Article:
Home Diet Telemedicine startup Calibrate just raised $5.1 million to treat America’s forgotten pandemic...

Telemedicine startup Calibrate just raised $5.1 million to treat America’s forgotten pandemic — obesity and overall poor metabolic health.

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The hits to consumer healthcare keep coming as coronavirus-induced shutdowns continue to drag on, patients delay non-essential care, and niche clinics and massive hospitals alike struggle with budget shortfalls. But as incumbents struggle to navigate the new normal, startups are rapidly filling the spaces left behind.

That’s especially true for direct-to-consumer healthcare, according to Calibrate founder and CEO Isabelle Kenyon. In the span of just a few months, patients have largely adopted and become comfortable with telemedicine and on-demand treatments in an effort to avoid potentially dangerous doctors’ offices and waiting rooms.

“I think everyone had to do it to survive over the last 3 months,” Kenyon said of the healthcare industry’s move to telemedicine. “You’ve seen the next generation of startups, like Roman and Hims, they did great things to help incumbents get there. If you move the incentives, people will move with them.”

On Wednesday, Kenyon herself is entering the fray with Calibrate, which announced $5.1 million in seed funding led by Forerunner Ventures’ Kirsten Green. The direct-to-consumer weight loss startup pairs patients with both a doctor and a coach in a two-tiered approach to weight loss that combines medication and behavior therapy in a year-long treatment program.

It’s a novel approach to an industry that has long struggled with overpromising and under-delivering results for patients, many of whom struggle to maintain the strict lifestyle changes to continue seeing results, Kenyon said. She structured Calibrate’s program to go beyond the more traditional calories-in-calories out approach that has underwhelmed patients and care providers alike for decades.

“We know now from watching COVID and how it affects us that Americans are more vulnerable than any other population and that obesity is the number one underlying factor for Americans, which is a signifier of poor metabolic health,” Kenyon said. “For us it was about asking, what hasn’t worked so far? Why isn’t traditional weight loss working?”

Instead, Calibrate focuses on treating patients’ underlying metabolic health, which controls everything from cholesterol levels and stress reactions to emotional health and weight management. Generally, Kenyon said a patient’s metabolism wants to maintain the highest weight possible, and can actively work against other techniques like dieting by slowing down.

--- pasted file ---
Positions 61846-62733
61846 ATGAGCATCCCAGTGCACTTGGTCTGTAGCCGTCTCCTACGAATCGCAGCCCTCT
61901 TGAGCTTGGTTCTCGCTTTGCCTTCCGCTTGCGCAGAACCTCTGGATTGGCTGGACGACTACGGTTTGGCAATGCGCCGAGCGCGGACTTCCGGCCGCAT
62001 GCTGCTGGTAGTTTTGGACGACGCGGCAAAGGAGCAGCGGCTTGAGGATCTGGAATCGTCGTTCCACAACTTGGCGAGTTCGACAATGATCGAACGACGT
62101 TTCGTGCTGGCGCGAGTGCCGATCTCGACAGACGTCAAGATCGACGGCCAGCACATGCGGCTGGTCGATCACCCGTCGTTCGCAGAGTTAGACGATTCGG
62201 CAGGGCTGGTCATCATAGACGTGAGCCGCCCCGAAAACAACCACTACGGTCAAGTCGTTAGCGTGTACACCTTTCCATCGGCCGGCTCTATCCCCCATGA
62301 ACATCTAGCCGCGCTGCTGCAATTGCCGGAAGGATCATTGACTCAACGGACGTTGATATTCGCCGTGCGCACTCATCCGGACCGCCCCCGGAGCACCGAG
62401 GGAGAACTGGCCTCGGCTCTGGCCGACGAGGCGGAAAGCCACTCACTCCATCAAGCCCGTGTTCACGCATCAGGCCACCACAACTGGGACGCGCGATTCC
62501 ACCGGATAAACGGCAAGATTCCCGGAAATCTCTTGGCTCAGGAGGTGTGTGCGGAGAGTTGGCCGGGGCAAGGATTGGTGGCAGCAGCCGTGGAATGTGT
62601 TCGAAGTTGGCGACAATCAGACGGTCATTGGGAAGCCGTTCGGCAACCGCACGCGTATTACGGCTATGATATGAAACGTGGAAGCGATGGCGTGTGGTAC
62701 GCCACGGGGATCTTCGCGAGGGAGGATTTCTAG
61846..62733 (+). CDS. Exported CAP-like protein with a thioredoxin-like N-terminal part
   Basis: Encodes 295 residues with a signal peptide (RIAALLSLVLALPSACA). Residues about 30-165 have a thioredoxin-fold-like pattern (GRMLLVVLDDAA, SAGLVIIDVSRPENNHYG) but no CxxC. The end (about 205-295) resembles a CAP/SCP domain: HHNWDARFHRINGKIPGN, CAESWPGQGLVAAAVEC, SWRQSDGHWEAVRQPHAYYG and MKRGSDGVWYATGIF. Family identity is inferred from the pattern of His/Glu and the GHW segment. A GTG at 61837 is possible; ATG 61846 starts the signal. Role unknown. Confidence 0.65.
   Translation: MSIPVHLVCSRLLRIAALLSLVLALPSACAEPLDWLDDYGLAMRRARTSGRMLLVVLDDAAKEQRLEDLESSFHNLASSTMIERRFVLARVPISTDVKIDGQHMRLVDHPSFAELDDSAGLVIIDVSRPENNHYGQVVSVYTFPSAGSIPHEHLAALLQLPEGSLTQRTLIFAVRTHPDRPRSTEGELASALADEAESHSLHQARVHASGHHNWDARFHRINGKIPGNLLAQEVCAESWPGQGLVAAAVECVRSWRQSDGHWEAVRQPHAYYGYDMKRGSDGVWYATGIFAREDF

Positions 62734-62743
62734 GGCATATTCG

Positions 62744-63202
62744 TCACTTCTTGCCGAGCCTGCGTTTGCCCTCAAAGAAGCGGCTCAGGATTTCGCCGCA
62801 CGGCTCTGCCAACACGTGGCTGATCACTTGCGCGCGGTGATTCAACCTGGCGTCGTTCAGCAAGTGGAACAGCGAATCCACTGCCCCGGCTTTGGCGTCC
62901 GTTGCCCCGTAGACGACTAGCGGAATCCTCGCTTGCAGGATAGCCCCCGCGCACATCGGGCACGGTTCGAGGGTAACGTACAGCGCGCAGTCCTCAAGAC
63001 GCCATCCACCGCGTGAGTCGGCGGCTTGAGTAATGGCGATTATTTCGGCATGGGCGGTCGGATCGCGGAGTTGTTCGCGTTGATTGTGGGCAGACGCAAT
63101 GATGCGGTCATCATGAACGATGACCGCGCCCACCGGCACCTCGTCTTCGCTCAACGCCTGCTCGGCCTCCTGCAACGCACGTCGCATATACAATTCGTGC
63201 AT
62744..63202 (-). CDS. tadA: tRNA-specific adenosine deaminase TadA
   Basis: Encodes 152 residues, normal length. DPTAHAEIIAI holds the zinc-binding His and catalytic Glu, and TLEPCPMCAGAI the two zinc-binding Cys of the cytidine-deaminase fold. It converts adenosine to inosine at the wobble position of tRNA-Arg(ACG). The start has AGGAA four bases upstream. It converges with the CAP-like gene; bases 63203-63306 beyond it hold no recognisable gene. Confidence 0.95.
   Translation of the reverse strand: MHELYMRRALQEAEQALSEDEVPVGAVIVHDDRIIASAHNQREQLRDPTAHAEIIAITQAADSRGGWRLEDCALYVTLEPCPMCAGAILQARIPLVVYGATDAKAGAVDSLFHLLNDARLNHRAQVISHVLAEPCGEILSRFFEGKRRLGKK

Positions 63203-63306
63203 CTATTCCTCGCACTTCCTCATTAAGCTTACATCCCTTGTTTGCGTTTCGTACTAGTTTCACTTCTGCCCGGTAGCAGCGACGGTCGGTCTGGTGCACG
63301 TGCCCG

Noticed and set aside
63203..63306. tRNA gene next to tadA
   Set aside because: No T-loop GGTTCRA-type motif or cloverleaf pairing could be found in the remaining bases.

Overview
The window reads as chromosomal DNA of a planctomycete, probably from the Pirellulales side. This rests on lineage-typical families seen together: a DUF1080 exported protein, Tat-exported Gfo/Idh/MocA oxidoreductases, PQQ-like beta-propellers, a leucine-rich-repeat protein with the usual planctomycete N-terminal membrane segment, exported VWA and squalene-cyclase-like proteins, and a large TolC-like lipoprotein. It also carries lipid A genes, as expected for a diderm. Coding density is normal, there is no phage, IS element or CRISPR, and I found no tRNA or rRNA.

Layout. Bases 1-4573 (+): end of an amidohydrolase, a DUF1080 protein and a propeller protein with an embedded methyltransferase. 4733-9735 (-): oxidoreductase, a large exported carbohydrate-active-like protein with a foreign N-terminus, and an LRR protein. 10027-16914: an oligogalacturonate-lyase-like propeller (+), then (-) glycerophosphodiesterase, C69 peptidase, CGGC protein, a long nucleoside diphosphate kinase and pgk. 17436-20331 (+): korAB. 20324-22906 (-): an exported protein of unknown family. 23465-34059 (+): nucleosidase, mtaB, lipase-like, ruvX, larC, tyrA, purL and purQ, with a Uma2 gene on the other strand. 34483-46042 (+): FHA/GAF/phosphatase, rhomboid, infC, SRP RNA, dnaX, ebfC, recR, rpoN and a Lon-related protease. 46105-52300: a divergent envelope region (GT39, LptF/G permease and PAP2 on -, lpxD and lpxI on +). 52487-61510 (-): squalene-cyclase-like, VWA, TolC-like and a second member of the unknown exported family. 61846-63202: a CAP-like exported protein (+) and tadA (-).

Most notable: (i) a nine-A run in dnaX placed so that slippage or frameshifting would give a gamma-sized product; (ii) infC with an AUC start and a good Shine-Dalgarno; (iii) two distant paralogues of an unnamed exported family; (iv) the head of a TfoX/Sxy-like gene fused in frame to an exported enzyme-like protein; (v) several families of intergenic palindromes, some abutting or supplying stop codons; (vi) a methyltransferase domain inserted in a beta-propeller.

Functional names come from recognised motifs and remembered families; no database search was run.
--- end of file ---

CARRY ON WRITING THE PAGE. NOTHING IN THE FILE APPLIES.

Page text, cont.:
“Six months ago, metabolic health was America’s pandemic, and now it is definitely America’s pandemic,” Kenyon said. “Almost 9 out of 10 Americans don’t qualify as having good metabolic health.”

Kenyon’s background as a member of pharmacy startup Capsule’s founding team helped her navigate the tricky world of fundraising when she ultimately decided to strike out on her own, she said. But she quickly realized that consumer healthcare was an entirely different beast when it came to courting Silicon Valley investors.

“Where you run into problems with the consumer inventors is that they are looking for that quick win. They want something short and fast,” Kenyon said. “But then the pure-play healthcare investors didn’t understand the go-to-market [strategy] at all.”

The pandemic and its associated market opportunities have increased investors’ interest in the possibilities of telemedicine, Kenyon said. Now, patients are more willing to video chat with their provider instead of venturing out to the office, and even that has unintended benefits to startups seeking to help treat sensitive and difficult issues like weight loss.

“When you go and get a face-to-face meeting with your doctors and they ask you how many drinks per week you consume, they double it because they don’t believe the answer,” Kenyon said. “If I give you a digital form, and you know the quality of care you get out is reflective of what you put in, people are more honest. Especially when it’s a loaded category of healthcare.”

Kenyon believes that consumers will stick with the digital approach even after the coronavirus pandemic has passed. She said members of her scientific advisory board of nutritionists, researchers, and practitioners have all leaned into the convenience of remote weight loss treatment so much that several don’t see themselves returning to in-person treatment at all.

“We are just cracking it open,” Kenyon said. “The industry is less than 1% online, and the situation has helped widely accelerate and change consumer behavior. Once people get used to it, it’s hard to go back.”

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